Looking back on the second game, was Fausto's issue more his aggressiveness or just missing his spots by control?

ERIC WEDGE: I think he tried to be a little bit too fine. He has such a great arm and such great movement on his pitches. You know, sometimes when he does try to be a little bit too fine, the ball is going to run off the plate a little bit. What he needs to do is be aggressive with these guys, stay on the plate, run it off when he needs to, but be able to work it both ways.

Josh Beckett/Kenny Lofton incident last night, is that just the competitive nature of those guys, or is there a little more to that?

ERIC WEDGE: No, I don't think there was any more to that. I'm surprised we haven't seen more of it when it comes to the postseason because emotions run high. There was some verbiage back and forth and they toed up a little bit, and everybody ran out and got some exercise, and everybody ran back, which is usually the way it works. But nothing really happened.

How much of an advantage is their experience? They've been in this situation before, in this exact situation before, and they have positive memories of that. How much of an advantage is experience?

ERIC WEDGE: Well, we'll find out. I mean, I think that when it comes to our guys, the experience that they're gaining in the series that we've played in regard to wins and losses and so many different firsts, and really every day for us, or every game for us in a different way or in a different situation is another first for us. I think our guys have done a hell of a job handling all of that. And they have a sense of security with each other in regard to how they handle things. That's why I'm confident that they're going to come out tomorrow, and yesterday's game is going to be a long ways away from them because their focus will be on what they need to do tomorrow.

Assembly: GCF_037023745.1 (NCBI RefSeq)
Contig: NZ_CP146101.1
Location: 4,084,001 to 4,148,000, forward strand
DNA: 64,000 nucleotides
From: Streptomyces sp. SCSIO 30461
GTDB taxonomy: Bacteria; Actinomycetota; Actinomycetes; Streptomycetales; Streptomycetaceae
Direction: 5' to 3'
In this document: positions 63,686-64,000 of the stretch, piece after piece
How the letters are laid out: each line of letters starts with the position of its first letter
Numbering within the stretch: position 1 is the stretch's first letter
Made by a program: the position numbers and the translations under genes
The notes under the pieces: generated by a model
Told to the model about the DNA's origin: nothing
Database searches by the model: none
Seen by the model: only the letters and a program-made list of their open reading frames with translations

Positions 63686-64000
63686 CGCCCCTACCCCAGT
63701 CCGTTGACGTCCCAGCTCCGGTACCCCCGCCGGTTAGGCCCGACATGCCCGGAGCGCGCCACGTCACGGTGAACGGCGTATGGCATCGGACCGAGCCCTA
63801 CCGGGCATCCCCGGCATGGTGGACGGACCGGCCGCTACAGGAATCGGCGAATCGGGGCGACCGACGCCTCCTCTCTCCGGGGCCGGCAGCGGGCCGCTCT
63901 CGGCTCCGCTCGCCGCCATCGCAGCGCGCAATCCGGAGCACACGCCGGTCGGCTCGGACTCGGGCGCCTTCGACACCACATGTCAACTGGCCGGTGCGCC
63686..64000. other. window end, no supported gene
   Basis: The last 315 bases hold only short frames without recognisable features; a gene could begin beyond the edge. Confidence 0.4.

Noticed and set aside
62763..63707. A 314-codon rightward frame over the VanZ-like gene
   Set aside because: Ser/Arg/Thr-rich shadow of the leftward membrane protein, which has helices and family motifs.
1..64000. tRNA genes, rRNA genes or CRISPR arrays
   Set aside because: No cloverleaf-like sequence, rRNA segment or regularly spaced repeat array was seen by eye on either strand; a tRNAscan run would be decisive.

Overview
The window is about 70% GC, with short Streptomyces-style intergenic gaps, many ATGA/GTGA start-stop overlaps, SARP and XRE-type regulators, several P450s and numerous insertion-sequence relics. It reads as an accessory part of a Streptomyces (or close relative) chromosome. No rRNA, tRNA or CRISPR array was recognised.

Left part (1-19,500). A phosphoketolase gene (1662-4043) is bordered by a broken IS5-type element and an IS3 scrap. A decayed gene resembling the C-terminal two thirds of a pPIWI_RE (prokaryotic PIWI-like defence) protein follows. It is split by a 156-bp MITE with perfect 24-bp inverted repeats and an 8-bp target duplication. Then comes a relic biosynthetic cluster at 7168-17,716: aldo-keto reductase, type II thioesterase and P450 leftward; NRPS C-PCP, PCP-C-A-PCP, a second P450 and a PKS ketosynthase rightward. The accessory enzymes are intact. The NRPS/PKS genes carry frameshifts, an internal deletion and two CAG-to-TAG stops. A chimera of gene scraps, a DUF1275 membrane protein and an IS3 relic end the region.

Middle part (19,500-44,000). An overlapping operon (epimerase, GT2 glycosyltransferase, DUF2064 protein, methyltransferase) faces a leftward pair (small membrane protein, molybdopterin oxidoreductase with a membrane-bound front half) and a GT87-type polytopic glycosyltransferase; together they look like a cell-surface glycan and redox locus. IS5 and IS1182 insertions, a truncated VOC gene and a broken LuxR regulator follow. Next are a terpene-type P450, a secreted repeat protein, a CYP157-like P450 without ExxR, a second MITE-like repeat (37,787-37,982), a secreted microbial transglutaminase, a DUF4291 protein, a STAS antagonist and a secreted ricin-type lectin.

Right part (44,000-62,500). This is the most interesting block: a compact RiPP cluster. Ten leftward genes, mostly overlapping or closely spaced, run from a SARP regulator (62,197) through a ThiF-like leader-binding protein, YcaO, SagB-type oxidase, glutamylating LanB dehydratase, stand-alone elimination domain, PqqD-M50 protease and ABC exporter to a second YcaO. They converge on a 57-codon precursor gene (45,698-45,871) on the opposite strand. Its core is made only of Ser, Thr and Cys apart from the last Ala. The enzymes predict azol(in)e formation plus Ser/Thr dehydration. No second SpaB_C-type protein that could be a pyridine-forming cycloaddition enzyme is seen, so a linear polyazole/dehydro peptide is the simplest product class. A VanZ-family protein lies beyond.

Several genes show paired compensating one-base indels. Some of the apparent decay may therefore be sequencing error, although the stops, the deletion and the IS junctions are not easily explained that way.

Respectful that he's obviously on the other side, but as a baseball guy what do you think of Schilling's reputation as kind of in these dramatic moments, in these spotlight moments?

ERIC WEDGE: Well, he's had a tremendous career and he's had a tremendous postseason career. I think that's well documented. He's been pitching for a long time. I look at Kenny Lofton, the career that he's had. He's had a tremendous career and a tremendous postseason career. But ultimately, you know, no different than what I was talking about just a few minutes ago, you could just go ahead and put that over here on the side because the only thing that matters is tomorrow night. And from my standpoint it only matters the way our guys play. If we go out there and play a good baseball game, we're going to give ourselves a good chance to win.

Rafi Perez has looked a little more human this series than usual. What do you attribute that to?

ERIC WEDGE: Well, he's been in some tough situations. I felt like he was a little bit better yesterday, I felt like he was a little more aggressive with his stuff, his fastball, slider, his delivery was a little bit more intact. With that, he hasn't had as many opportunities, as well, just in regard to the lineups. You look at the Red Sox' lineups and their right handers versus their left handers, and different situations and how the games play out. You don't want to force feed anything, but I think he's still going to come into play here before it's all said and done.

I'm just curious about the decision, could you have come in last night or was your mind made up that you were just going to take it easy and come in today?

ERIC WEDGE: Oh, last night? We weren't going to go to the ballpark expecting to lose. We were going to go to the ballpark expecting to win, so if it didn't come out we were going to come in today.

Courtesy of FastScripts by ASAP Sports.